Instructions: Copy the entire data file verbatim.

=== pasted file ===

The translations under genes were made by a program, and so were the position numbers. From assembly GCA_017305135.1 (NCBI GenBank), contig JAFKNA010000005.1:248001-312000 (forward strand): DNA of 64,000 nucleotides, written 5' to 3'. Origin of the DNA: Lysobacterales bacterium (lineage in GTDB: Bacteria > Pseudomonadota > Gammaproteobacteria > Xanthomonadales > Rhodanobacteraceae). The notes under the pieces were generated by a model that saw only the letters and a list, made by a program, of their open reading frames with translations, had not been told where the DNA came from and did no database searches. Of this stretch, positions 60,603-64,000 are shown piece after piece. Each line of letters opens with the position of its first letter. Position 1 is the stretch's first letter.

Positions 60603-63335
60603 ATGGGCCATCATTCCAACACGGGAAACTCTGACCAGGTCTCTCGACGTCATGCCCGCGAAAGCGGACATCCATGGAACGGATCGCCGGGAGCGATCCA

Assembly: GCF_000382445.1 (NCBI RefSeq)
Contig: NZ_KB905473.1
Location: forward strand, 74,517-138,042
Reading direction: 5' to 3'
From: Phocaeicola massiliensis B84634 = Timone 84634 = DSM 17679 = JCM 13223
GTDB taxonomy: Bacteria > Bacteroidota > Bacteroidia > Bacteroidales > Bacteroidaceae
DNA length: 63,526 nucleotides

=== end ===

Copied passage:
The translations under genes were made by a program, and so were the position numbers. From assembly GCA_017305135.1 (NCBI GenBank), contig JAFKNA010000005.1:248001-312000 (forward strand): DNA of 64,000 nucleotides, written 5' to 3'. Origin of the DNA: Lysobacterales bacterium (lineage in GTDB: Bacteria > Pseudomonadota > Gammaproteobacteria > Xanthomonadales > Rhodanobacteraceae). The notes under the pieces were generated by a model that saw only the letters and a list, made by a program, of their open reading frames with translations, had not been told where the DNA came from and did no database searches. Of this stretch, positions 60,603-64,000 are shown piece after piece. Each line of letters opens with the position of its first letter. Position 1 is the stretch's first letter.

Positions 60603-63335
60603 ATGGGCCATCATTCCAACACGGGAAACTCTGACCAGGTCTCTCGACGTCATGCCCGCGAAAGCGGACATCCATGGAACGGATCGCCGGGAGCGATCCA

Assembly: GCF_000382445.1 (NCBI RefSeq)
Contig: NZ_KB905473.1
Location: forward strand, 74,517-138,042
Reading direction: 5' to 3'
From: Phocaeicola massiliensis B84634 = Timone 84634 = DSM 17679 = JCM 13223
GTDB taxonomy: Bacteria > Bacteroidota > Bacteroidia > Bacteroidales > Bacteroidaceae
DNA length: 63,526 nucleotides